Higher Central office supply looms as Chinese tenants pull out

Occupiers in the financial sector have also been exiting.

After a steady growth of over 40% since 2015, office rents in Hong Kong’s Central Business District (CBD) are expected to drop 3.8% in 2019 in response to the dismal market environment, according to Colliers International’s Asia Markets Outlook 2019 report.

Colliers attributes the rental decline to a projected increase in office supply in Central as a handful of Chinese occupiers scale back their presence and financial tenants surrender their space due to the weakening market environment.

Financial stocks have a 48% weighting in the HSI and financial tenants occupy 54% of premium office stock in the CBD, data from Colliers show. As a result, the office sectors of Hong Kong, along with Seoul are directly tied to the performance of the stock market unlike their regional peers Singapore and Shanghai where rents are relatively insulated from the market downturn.

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“Central is still the preferred location for the financial sector and multinational corporations,” Colliers International said. “On the other hand, rents in Kowloon East should benefit from active pre-leasing activities in 2018 and a lack of new supply in 2020.”

Meanwhile, CBD fringe areas Sheung Wan, Wanchai and Causeway Bay were observed as the most fluid markets in terms of tenants moving in and out of the area. The three areas, especially Wanchai, were also said to offer tenants a good combination of amenity and affordable rents.

“Wanchai offers large floorplates, easy accessibility and good business facilities,” the report highlighted. “It should stay popular for the next decade as transport links improve due to the completion of the Shatin to Central MTR Link, and as new supply appears in Wanchai North after the relocation of government offices.”

Also read: Here's why Wanchai offers a reprieve from Hong Kong's crowded CBD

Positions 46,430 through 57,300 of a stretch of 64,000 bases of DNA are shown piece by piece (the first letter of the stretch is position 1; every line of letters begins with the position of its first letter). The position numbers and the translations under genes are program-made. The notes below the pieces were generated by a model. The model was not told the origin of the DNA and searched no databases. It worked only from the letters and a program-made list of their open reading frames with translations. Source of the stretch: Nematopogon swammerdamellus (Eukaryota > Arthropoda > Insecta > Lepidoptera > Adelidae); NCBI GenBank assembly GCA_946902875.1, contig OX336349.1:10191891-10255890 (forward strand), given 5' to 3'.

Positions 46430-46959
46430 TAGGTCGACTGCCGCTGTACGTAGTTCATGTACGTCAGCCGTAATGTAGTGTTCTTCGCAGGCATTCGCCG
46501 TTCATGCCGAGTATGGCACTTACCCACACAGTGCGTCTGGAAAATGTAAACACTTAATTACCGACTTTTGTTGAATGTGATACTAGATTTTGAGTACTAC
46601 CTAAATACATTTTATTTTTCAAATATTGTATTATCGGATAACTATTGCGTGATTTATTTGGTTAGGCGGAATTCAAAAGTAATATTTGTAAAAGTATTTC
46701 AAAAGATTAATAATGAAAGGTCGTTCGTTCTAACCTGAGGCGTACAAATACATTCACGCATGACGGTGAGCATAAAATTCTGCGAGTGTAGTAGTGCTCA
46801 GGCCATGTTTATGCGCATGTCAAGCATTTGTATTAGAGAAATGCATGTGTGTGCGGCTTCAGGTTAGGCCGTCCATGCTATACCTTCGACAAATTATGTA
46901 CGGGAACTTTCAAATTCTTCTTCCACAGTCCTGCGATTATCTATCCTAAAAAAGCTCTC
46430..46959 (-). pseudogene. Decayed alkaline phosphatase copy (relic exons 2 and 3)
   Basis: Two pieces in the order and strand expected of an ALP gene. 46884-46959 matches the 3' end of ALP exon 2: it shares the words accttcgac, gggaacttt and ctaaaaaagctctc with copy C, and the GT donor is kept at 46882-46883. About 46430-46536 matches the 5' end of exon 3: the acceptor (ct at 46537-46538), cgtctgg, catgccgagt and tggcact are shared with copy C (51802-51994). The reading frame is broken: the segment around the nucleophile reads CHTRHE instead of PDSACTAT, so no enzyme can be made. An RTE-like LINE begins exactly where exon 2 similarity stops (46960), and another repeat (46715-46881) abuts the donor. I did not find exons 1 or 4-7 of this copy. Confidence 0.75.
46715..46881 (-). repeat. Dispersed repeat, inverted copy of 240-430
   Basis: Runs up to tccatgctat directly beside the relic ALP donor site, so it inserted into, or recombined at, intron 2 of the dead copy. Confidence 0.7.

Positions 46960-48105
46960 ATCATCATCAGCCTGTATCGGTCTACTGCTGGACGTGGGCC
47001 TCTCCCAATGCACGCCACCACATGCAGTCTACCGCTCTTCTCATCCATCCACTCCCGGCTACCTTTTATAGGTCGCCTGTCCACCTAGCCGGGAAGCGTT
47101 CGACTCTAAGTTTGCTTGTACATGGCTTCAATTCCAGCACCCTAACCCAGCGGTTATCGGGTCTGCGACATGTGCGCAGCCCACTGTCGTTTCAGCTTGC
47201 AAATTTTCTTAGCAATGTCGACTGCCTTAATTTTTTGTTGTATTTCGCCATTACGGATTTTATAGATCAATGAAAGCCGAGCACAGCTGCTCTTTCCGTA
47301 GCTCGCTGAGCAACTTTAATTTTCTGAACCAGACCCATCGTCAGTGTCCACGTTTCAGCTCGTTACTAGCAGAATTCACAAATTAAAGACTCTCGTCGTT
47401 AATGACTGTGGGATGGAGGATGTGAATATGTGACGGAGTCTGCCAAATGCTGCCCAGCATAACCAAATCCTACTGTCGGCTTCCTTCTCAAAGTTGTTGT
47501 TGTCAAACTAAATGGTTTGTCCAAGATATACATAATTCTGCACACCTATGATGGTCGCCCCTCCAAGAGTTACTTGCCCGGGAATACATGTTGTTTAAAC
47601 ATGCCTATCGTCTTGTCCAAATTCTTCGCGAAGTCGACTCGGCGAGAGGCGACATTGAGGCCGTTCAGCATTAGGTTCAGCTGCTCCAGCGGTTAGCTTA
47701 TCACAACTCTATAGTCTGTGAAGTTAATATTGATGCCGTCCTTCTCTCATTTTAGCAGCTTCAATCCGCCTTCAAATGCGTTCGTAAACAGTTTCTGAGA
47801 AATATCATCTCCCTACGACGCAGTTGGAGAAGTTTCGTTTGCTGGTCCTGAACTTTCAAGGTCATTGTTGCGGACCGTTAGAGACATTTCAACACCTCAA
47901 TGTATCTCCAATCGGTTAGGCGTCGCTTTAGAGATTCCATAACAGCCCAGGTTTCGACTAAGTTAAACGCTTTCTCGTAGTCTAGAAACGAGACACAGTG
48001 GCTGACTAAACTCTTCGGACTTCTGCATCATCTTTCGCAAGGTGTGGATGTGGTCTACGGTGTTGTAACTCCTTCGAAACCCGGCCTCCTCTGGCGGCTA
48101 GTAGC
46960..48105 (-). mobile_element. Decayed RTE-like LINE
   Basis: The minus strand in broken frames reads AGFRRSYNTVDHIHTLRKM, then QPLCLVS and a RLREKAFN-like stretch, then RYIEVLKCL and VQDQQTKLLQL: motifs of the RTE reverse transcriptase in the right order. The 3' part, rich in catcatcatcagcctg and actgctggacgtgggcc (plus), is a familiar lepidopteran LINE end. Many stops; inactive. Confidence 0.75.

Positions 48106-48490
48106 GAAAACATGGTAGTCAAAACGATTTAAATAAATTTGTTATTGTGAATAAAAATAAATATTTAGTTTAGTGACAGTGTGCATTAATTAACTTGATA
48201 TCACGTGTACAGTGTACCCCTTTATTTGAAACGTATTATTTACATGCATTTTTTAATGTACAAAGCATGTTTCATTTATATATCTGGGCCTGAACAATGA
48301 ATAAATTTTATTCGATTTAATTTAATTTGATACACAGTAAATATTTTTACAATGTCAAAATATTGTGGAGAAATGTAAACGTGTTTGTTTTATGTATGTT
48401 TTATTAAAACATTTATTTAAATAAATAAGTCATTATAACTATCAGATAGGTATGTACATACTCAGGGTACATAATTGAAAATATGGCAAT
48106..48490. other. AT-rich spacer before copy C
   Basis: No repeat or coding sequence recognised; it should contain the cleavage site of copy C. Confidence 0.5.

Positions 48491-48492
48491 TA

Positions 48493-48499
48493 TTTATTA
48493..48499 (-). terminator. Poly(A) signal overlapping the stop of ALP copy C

For the logistics and industrial sector, investors in Hong Kong are reported to be eyeing industrial assets for conversion potential. Rents and prices for industrial and logistics properties in the country are predicted to grow 8.4% and 5.4% respectively, in 2019.

According to Colliers, the rent and price growth reflects the lack of new supply and the government’s revitalisation scheme which has in turn lowered the total industrial stock in Hong Kong. “In contrast to other markets, continuous conversion and redevelopment of industrial buildings for office, retail, residential and hotel use are the chief drivers of rent and capital value growth in the sector,” the firm added.

Meanwhile, high-street rents are expected to rise 2% YoY with retail sales projected to pick up 5-7% YoY. New retail supply is estimated to increase 1.26 million sqft in core districts, which Colliers revealed as between three to four times bigger compared to historic averages.

“Newly launched transport links in the Greater Bay Area of South China should continue to boost tourist arrivals,” Colliers added. “However, the slowdown in China’s economy may lower mainland tourists’ willingness to spend, particularly on luxury items.” 

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